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Original Research ARTICLE

Front. Aging Neurosci., 19 November 2019 | https://doi.org/10.3389/fnagi.2019.00314

Melatonin and Rapamycin Attenuate Isoflurane-Induced Cognitive Impairment Through Inhibition of Neuroinflammation by Suppressing the mTOR Signaling in the Hippocampus of Aged Mice

Hui Yuan, Guorong Wu*, Xiaojie Zhai, Bo Lu, Bo Meng and Junping Chen*
  • Department of Anesthesiology, HwaMei Hospital, University of Chinese Academy of Sciences, Ningbo, China

Melatonin exerts neuroprotective effects on isoflurane-induced cognitive impairment. However, the underlying mechanism has yet to be elucidated. The present study sought to determine if melatonin confers its beneficial effects by acting on mammalian target of rapamycin (mTOR) and attenuates the neuroinflammation in the hippocampus of aged mice. A total of 72 male C57BL/6 mice, 16-month-old, were randomly and equally divided into six groups: (1) the control group (CON); (2) the rapamycin group (RAP); (3) the melatonin group (MEL); (4) the isoflurane group (ISO); (5) the rapamycin + isoflurane group (RAP + ISO); and (6) the melatonin + isoflurane group (MEL + ISO). RAP, RAP + ISO, MEL, MEL + ISO groups received 1 mg/kg/day mTOR inhibitor rapamycin solution or 10 mg/kg/day melatonin solution, respectively, intraperitoneally at 5:00 p.m. for 14 days consecutively. Mice in the CON and ISO groups were administered an equivalent volume of saline. Subsequently, ISO, RAP + ISO, and MEL + ISO groups were exposed to inhale 2% isoflurane for 4 h; the CON, RAP, and MEL mice received only the vehicle gas. Then, the memory function and spatial learning of the mice were examined via the Morris water maze (MWM) test. mTOR expression was detected via Western blot, whereas the concentration of inflammatory cytokines tumor necrosis factor (TNF)-α, interleukin (IL)-1β, IL-6 and that of melatonin was quantified with enzyme-linked immunosorbent assay (ELISA). Melatonin and rapamycin significantly ameliorated the isoflurane-induced cognitive impairment and also led to a decrease in the melatonin levels as well as the expression levels of TNF-α, IL-1β, IL-6, and p-mTOR in the hippocampus. In conclusion, these results showed that melatonin and rapamycin attenuates mTOR expression while affecting the downstream proinflammatory cytokines. Thus, these molecular findings could be associated with an improved cognitive function in mice exposed to isoflurane.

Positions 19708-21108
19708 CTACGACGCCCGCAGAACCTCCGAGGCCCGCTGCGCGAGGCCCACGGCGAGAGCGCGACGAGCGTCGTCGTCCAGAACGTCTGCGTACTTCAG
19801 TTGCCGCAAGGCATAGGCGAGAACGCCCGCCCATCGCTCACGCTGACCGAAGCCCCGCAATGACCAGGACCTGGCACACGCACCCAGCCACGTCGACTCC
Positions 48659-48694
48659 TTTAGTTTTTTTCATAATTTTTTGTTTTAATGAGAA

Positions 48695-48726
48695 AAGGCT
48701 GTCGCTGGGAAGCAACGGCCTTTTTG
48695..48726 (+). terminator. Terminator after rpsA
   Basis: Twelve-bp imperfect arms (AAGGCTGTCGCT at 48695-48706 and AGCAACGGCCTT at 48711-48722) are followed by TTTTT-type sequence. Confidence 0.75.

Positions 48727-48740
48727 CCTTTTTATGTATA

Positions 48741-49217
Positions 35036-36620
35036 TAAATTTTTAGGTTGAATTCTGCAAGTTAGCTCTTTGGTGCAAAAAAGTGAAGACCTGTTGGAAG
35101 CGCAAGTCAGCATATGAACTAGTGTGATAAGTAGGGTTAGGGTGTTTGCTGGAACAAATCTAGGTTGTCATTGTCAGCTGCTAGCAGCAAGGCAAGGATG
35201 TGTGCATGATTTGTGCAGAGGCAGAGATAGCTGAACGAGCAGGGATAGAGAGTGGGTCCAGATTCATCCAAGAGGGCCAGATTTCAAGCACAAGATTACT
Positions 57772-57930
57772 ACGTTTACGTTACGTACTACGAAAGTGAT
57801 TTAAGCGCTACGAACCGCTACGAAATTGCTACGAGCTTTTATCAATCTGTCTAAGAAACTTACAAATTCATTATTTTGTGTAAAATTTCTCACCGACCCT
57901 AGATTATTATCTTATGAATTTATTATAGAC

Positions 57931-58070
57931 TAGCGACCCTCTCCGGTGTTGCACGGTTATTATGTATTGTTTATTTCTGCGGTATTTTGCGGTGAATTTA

Introduction

Perioperative neurocognitive disorders (PND) is defined as a cognitive impairment after surgery and anesthesia, especially in elderly patients (Evered et al., 2018). PND affects a wide range of cognitive functions, such as learning, memory, attention, and language comprehension, resulting in decreased quality of life and increased mortality in patients (Steinmetz et al., 2009). Patients >65 years of age are at greater risk, and a subset of these patients progress toward dementia within 3–5 years (Kapila et al., 2014). However, the mechanism of PND has not yet been clarified.

Mammalian target of rapamycin (mTOR) is a conserved serine/threonine protein kinase and belongs to the phosphoinositide-3-kinase family. It has been reported to mediate a myriad of intercellular processes, such as energy metabolism, translation, autophagy, and apoptosis (Saxton and Sabatini, 2017). In the nervous system, mTOR plays a vital role in maintaining brain function. Studies have shown that mTOR promotes learning and memory formation through synaptic enhancement that relies on protein synthesis (Hoeffer and Klann, 2010), and the dysregulation of mTOR has resulted in impaired learning, memory, and social behavior in mice (Banko et al., 2007; Ehninger et al., 2008). Several studies have shown that mTOR may be related to neurological and aging-associated diseases, such as Alzheimer’s disease (AD) (Bockaert and Marin, 2015). It has been found that upregulation of mTOR leads to accumulation of highly phosphorylated tau in AD (Li et al., 2005), and the mTOR inhibitor rapamycin enhances spatial learning and memory function (Halloran et al., 2012; Majumder et al., 2012). In addition, recent studies have shown that the overexpression of mTOR in the hippocampus is associated with the development of PND in elderly mice (Zhang C. et al., 2016). Therefore, it has been proposed that rapamycin and other mTOR inhibitors exhibit therapeutic effects against PND (Yang et al., 2013).